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HealthInfo Canterbury

Pain relief for children & teenagers

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When used as directed, paracetamol and ibuprofen are effective pain relievers for children and teenagers. You can buy both from a pharmacy or supermarket, or you can get them on prescription from your doctor.

Children and teenagers should take the correct dose for their weight until they are 16 years old, or until the dose for their weight reaches the adult dose. If you are not sure what the correct dose is, check with your doctor or pharmacist.


Paracetamol is available either as a liquid or tablets. This is a good and safe option for pain relief in children.

Your child can take paracetamol every four to six hours, but no more than four doses in 24 hours. They can take it with or without food. But if they take more than the recommended dose for their weight it can cause liver failure.

Two different strengths of paracetamol liquid are available in New Zealand. Make sure you give the correct dose for the strength of the medicine. If you are not sure, ask a doctor, nurse, or pharmacist.

Anti-inflammatories (NSAIDs)

Ibuprofen is one of a group of medicines called non-steroidal anti-inflammatory drugs (usually called NSAIDs). It is the most commonly used anti-inflammatory medicine given to children. It comes as either a liquid or as tablets.

Ibuprofen is a useful pain relief medicine for injuries such as muscle strains or sprains, or where there is inflammation. Your child should take the right amount for their weight.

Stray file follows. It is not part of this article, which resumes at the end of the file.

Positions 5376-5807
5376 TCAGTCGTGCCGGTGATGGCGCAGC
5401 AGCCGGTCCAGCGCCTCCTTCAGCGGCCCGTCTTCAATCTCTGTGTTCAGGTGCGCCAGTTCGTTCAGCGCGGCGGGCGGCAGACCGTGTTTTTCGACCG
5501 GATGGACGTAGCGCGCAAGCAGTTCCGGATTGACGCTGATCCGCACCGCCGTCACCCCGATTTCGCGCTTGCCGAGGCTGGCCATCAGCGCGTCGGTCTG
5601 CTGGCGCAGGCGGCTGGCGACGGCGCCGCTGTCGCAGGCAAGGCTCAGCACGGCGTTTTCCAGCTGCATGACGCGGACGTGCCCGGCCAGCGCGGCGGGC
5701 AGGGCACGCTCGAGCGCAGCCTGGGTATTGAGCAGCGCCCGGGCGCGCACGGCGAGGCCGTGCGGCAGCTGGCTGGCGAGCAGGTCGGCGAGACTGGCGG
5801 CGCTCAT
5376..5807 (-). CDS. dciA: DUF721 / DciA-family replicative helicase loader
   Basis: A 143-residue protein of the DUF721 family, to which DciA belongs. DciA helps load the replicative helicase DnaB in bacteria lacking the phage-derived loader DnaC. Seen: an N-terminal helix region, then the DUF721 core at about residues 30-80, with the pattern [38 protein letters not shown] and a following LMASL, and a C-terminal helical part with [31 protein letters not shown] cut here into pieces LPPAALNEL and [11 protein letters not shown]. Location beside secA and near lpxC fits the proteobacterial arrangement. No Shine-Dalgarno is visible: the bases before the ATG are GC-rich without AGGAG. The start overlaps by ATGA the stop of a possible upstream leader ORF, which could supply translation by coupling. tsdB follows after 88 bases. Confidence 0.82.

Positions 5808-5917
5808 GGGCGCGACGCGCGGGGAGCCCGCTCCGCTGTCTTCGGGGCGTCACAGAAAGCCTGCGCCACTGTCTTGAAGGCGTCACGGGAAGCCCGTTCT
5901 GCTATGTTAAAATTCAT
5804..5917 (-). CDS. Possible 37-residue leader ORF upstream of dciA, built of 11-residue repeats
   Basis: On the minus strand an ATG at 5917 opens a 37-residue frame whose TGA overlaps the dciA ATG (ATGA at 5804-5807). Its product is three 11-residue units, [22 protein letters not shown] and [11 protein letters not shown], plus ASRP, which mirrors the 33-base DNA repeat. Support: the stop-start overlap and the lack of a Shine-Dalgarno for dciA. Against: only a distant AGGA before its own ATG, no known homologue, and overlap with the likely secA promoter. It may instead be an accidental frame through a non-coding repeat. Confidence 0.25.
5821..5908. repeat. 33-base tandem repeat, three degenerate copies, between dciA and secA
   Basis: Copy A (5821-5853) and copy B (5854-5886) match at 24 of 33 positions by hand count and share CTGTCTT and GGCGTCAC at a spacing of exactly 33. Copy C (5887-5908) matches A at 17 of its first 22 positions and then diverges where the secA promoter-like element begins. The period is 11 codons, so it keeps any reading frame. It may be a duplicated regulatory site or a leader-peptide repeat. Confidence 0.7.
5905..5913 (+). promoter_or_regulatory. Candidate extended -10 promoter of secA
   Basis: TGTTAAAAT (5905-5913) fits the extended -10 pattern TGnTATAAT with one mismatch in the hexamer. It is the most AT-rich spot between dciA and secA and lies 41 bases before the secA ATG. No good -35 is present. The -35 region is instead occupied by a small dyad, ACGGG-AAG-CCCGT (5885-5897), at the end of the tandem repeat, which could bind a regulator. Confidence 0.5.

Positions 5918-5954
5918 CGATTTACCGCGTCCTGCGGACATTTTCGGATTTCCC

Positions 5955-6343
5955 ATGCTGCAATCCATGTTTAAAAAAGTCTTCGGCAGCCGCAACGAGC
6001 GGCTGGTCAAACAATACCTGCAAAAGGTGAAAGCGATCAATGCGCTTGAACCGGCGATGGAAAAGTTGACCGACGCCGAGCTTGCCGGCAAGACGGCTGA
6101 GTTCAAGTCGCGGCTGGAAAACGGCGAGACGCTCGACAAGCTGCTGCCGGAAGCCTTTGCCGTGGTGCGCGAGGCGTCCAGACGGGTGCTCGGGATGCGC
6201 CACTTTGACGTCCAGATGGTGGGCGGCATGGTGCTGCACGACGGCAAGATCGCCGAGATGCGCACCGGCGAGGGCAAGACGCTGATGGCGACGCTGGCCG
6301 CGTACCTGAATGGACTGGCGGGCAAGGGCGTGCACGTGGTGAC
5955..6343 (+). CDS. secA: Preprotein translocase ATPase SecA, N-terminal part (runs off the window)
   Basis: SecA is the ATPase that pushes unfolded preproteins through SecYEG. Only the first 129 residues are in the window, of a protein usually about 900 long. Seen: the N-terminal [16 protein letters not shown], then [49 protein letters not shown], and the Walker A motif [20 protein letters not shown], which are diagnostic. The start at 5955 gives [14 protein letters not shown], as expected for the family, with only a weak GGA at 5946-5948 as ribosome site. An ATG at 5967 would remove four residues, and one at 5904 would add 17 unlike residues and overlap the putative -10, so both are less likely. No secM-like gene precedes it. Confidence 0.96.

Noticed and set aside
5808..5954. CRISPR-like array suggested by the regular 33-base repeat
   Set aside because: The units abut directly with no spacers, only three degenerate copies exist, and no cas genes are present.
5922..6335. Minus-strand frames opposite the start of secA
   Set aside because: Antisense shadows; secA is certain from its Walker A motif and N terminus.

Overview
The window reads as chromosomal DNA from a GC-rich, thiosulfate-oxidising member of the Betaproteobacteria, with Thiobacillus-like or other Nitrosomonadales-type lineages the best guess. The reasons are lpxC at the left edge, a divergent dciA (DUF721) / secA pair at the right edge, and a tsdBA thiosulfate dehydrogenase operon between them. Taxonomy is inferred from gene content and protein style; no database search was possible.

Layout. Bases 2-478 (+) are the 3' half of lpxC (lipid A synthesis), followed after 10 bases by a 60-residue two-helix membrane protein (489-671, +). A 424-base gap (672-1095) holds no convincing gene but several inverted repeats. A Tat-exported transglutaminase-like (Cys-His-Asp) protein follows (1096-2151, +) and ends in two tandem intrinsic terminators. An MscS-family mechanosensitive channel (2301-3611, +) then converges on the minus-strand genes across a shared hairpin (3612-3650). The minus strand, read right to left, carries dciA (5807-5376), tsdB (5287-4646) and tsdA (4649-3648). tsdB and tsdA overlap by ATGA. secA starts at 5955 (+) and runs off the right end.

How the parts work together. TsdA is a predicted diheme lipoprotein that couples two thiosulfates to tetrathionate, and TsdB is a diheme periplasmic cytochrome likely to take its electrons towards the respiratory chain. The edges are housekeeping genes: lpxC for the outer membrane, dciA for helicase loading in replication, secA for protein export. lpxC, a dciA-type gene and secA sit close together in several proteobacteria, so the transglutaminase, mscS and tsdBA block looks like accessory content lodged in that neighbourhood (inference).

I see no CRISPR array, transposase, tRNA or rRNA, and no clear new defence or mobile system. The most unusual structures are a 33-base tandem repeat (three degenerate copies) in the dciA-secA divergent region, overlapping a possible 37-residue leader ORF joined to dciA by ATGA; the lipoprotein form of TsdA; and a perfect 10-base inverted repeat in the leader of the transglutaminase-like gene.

Children can take ibuprofen up to three times a day, and should take it with food. Your child should not use ibuprofen if they have heart or kidney disease or stomach ulcers.

If your child is in pain despite taking pain relieving medicines at home you should take them to see their GP or an after-hours GP.


Children and teenagers under 16 years old should not take aspirin, unless specifically prescribed by their doctor to treat a condition called Kawasaki disease, or to prevent blood clots after heart surgery. Aspirin can cause swelling in children's brains and livers – this is called Reye syndrome.

Opioid pain relievers

Codeine, morphine, oxycodone, and tramadol are strong pain relievers, used for more severe pain, for example after surgery or a serious injury. As with other pain relief medicine, the dose your child takes will depend on their weight.

All opioids have many possible side effects, such as constipation, drowsiness, and nausea. If you are concerned about any side effects, talk to your child's doctor.

If your child has been prescribed an opioid pain reliever they will need to see a doctor regularly, to monitor how well the medication is working and keep track of any problems.

Medicine safety

Keep all medicines out of reach of children. If you suspect poisoning, call 0800 POISON (0800‑764‑766)

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Written by HealthInfo clinical advisers. Last reviewed March 2019.


See also:

Drug overdose

Medicines for children

Chronic pain in children & teens

Safe use, storage, & disposal of medicines

Page reference: 370909

Review key: HIPRF-370907